The curse of dengue

Preventing the disease is better than curing people of it and action must be taken wherever dengue rears its head.


Editorial October 19, 2013
Because an area is dengue free, it cannot be assumed that that will always be the case. PHOTO: FILE

Dengue visits Pakistan every year and takes an often dreadful toll. So far this year, there have been 37 cases reported in Islamabad hospitals, some of whom are from Swat but the majority from Rawalpindi. Swat is currently being ravaged by the disease, with 8,083 positive cases and 23 deaths reported between August 7 and October 5. Local resources are stretched beyond breaking point and private laboratories in and around Besham are charging Rs1,000 per patient for the dengue test. The tiny Tehsil Headquarters Hospital in Besham is forced to accommodate patients in the open. It does not have diagnosis kits, there are few nurses and it lacks even mosquito nets. Most of those infected are children. Despite the huge challenges, the hospital is still able to see patients through to recovery, and about 100 patients have been discharged — a tribute to overstretched staff and no thanks to scant resources.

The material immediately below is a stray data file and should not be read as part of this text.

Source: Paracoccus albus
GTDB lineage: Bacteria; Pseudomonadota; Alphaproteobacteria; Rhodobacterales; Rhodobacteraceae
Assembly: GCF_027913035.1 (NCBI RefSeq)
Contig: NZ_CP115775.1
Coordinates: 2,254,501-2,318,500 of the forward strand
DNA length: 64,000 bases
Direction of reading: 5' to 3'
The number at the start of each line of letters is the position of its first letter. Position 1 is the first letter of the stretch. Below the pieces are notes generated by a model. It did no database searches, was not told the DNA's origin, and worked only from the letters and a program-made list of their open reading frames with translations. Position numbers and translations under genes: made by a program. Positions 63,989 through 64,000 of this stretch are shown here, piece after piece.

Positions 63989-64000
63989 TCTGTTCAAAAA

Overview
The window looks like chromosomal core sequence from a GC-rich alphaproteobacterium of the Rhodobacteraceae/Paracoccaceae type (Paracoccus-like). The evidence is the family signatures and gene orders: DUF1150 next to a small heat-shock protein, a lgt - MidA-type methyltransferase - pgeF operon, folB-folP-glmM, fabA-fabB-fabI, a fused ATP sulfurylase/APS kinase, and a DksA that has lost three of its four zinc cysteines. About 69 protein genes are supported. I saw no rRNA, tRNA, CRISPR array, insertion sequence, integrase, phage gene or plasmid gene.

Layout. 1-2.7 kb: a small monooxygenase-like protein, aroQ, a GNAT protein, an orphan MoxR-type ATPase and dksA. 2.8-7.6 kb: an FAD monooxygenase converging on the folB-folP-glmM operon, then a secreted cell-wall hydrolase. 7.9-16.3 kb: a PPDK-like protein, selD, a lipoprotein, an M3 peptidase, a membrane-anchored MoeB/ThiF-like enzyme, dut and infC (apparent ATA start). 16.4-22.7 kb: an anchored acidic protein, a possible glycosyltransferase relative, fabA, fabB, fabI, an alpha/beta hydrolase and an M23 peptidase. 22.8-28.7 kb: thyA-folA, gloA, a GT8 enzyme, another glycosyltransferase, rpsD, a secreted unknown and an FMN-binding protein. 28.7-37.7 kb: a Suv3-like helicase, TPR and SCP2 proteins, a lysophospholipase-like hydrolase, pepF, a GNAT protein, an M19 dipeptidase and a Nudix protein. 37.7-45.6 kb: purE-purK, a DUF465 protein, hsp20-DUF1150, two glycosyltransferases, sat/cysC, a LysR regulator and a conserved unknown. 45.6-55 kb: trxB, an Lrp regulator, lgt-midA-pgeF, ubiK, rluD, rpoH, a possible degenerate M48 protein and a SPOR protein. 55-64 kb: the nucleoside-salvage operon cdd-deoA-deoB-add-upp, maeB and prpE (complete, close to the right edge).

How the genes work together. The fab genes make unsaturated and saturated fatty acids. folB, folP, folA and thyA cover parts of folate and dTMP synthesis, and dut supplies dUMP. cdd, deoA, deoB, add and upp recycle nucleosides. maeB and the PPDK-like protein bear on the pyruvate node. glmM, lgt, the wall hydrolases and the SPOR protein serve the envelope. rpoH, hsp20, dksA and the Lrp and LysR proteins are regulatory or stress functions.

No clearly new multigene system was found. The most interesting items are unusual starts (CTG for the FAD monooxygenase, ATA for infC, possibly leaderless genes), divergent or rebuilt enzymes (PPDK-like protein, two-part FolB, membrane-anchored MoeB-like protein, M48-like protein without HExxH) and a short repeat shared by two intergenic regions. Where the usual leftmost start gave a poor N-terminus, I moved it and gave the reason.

This is a disease which it may not be possible to eradicate but it is possible to mitigate. At the heart of the problem is a failure of public health education. Dengue is being reported from areas where it is not usually endemic this year, a worrying trend as there will be no local preparedness and it is indicative of just how opportunistic the disease is. Lahore provides us with a useful example. In the 2011 outbreak, there were 16,580 cases and 257 deaths, possibly the worst outbreak the country has ever seen. Other cities in Punjab saw 5,000 cases and 60 deaths. In the two years since, very few cases have been reported, the result of responsible authorities taking large-scale action, raising public awareness and minimising the sites where dengue can be harboured. Much of the rest of the country has also seen efforts to fight dengue with varying degrees of success. Preventing the disease is better than curing people of it and action must be taken wherever dengue rears its head, and because an area is dengue free, it cannot be assumed that that will always be the case.

Published in The Express Tribune, October 20th, 2013.

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